Robot electronics

Connecting these together was straightforward although laborious. It almost felt like dealing with consumer electronics except that there was the danger of miswiring and damaging them.

This config requires 5 pins for each motor: a-out/in, b-out/in, pwm. That would have required me to allocate all of the pins plus some analog inputs, so I went to look for alternatives.

There are various utilities to extend the I/O on arduino. I could rely of some of them in future, but I ended up picking up NPN transistor and resistors from velleman assortment kits. Since the a-out and b-out just decide which way the motor is turning, I put a NOT-gate to drive b-out using a-out. This freed up one pin from controlling each motor.

I haven't used bipolar junction transistors for anything, so I didn't really know enough about them. My intuition to wire it directly would have produced a short, possibly burning the a-out pin in my arduino. It was a good idea to read a bit online about a component I weren't sure of. Eventually I found out a diagram of exactly what I wanted to build and understood what each component in the diagram did:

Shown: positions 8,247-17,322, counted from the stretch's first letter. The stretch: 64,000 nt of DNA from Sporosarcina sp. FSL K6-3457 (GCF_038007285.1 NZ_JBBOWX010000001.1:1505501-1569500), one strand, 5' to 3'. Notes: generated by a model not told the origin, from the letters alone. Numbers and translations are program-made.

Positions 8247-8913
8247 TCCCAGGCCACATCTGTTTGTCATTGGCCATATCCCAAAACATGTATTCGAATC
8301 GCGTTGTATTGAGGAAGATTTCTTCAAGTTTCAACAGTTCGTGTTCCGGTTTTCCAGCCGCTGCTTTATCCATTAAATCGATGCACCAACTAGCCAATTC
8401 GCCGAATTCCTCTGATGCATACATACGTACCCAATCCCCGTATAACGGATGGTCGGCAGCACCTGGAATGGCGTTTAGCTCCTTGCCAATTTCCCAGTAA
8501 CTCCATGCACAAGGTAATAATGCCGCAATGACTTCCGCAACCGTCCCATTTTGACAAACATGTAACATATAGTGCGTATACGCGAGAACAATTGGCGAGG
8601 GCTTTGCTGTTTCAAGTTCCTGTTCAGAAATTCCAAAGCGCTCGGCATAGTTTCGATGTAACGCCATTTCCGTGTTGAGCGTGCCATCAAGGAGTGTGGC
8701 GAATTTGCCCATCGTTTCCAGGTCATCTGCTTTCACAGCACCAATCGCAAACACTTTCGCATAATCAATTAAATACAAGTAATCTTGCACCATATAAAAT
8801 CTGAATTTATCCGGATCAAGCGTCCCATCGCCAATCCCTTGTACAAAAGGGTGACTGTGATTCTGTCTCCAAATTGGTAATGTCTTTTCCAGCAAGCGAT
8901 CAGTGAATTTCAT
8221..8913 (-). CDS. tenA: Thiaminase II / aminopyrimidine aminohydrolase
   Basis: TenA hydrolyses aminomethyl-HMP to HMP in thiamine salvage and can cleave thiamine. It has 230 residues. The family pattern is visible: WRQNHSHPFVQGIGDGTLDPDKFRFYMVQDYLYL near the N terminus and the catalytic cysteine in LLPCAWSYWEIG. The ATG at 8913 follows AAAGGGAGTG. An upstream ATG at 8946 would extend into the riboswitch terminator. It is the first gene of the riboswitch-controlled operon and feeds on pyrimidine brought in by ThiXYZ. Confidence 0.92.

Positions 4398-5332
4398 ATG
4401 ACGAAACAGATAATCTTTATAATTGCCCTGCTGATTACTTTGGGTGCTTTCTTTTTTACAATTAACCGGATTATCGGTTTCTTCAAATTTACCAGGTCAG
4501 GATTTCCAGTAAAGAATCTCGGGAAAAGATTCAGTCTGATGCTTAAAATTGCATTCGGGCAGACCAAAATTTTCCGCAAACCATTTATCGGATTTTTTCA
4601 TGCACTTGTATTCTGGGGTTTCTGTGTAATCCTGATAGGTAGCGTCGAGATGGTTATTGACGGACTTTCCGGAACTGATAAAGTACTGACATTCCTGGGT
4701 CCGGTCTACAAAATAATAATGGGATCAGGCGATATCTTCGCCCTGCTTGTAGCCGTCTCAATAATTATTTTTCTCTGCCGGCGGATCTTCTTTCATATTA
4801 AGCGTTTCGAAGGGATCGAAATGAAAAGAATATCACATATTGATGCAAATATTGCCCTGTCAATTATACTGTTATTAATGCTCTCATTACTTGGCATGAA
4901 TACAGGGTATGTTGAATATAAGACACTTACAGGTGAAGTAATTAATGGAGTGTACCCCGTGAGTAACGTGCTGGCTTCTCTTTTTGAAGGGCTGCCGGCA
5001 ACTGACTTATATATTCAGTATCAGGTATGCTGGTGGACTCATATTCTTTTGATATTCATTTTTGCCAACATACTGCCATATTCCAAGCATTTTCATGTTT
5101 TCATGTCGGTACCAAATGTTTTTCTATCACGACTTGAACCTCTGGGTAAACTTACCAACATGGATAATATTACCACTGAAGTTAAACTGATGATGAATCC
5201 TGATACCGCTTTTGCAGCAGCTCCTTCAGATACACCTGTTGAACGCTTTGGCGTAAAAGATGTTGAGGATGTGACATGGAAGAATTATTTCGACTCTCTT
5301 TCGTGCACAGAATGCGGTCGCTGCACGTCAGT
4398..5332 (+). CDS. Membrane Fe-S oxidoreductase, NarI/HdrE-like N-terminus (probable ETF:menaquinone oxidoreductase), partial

not gate

The R1 pulls up the output signal when transistor is cut-off and prevents short circuit when the transistor is saturated. The R2 prevents a short-circuit with the input signal.

I could have also saved a pin by connecting a-out and b-out into PWM channels. It's something I only figured out while writing the blogpost. But I like sparing three of my PWM channels too.

I'm going to use these electronics to drive a delta robot. If I calculated it right, the head should be able to lift 10kg upwards 50cm in a second. It's bit slow for an usual delta but should give me some precision without switching out from the relatively low resolution encoders. The high transmission ratio appears to provide strong hold when there's no load.

The is rigid enough that it should be able to withstand the forces.